I didn't start in "reports". I started on a conversion -- just get stuff to run on the new platform. Relatively safe, minor programming changes.
Then I did some new development for a while.
Then another conversion.
Then -- 2 years into my career -- no longer a complete n00b -- I wound up in "Reports". They wanted something like a dozen dumb-as-dirt accounting reports. Each was a "pull from the general ledger", "do some quick math" and "write a columnar report". [It was 1980, that's how stuff was done.]
I couldn't stand to do copy-and-paste programming. So I wrote a thing that extracted from the ledger into an array of values. It used a flexible notation for doing calculations on values in that array, then it wrote out the results of the calculations.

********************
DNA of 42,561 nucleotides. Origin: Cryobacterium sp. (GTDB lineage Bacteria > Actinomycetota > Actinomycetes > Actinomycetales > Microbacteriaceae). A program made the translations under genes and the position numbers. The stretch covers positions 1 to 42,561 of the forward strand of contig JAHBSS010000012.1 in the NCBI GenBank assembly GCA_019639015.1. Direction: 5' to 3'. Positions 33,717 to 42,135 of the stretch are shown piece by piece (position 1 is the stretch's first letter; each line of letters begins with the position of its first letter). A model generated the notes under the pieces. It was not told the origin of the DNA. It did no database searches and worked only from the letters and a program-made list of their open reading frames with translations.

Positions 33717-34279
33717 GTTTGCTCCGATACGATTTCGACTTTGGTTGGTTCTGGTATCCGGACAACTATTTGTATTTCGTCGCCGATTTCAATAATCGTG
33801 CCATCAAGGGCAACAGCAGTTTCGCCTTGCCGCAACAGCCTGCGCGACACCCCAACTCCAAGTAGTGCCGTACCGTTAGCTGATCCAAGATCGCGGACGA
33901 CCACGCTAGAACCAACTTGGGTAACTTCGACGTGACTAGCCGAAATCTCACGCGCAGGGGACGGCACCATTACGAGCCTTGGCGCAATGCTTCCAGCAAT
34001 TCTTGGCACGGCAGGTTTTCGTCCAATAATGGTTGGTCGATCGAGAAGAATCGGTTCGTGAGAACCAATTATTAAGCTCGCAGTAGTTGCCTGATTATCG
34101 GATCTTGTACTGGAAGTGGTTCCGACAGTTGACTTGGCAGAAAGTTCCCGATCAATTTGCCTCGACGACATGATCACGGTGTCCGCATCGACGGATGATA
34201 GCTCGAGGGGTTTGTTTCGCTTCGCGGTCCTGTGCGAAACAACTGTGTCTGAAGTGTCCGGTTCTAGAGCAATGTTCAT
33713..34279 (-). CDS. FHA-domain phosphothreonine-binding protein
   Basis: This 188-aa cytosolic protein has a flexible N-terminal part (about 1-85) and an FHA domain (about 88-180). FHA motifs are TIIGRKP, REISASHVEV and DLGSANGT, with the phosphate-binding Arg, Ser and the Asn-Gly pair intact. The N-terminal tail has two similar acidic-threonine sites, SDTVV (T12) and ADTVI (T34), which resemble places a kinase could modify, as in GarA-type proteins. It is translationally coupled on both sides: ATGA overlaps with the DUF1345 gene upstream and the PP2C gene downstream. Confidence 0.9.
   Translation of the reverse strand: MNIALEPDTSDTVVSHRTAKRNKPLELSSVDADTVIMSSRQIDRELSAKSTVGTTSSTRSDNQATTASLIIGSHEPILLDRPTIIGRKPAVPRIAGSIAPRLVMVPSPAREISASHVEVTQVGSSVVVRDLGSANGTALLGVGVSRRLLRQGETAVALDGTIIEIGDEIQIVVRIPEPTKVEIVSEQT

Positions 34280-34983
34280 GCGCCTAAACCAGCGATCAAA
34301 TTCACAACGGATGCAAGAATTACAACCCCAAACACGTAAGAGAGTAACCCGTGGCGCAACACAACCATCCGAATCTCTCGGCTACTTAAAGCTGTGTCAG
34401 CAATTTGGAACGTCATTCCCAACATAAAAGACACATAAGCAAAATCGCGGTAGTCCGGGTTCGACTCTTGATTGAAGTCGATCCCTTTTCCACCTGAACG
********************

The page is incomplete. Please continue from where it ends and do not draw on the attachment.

It could add, subtract, multiply and divide. You could use multiple operations on a series of "cells" to compute wonderfully complex things. To a limit.
I had invented the spreadsheet, built as a COBOL batch program. Seriously. That's what putting someone on reports can lead to. A single program that produced the dozen dumb-as-dirt financial reports. And a large number of additional reports, too.
Bonus. It was built in an Agile, incremental fashion. The first version did a half-dozen of the really easy reports. The next one did two or three more.
I don't think "reports" is a bad gig. What's bad is forcing people to copy and paste yet another dumb-as-dirt report program from a cookie-cutter template.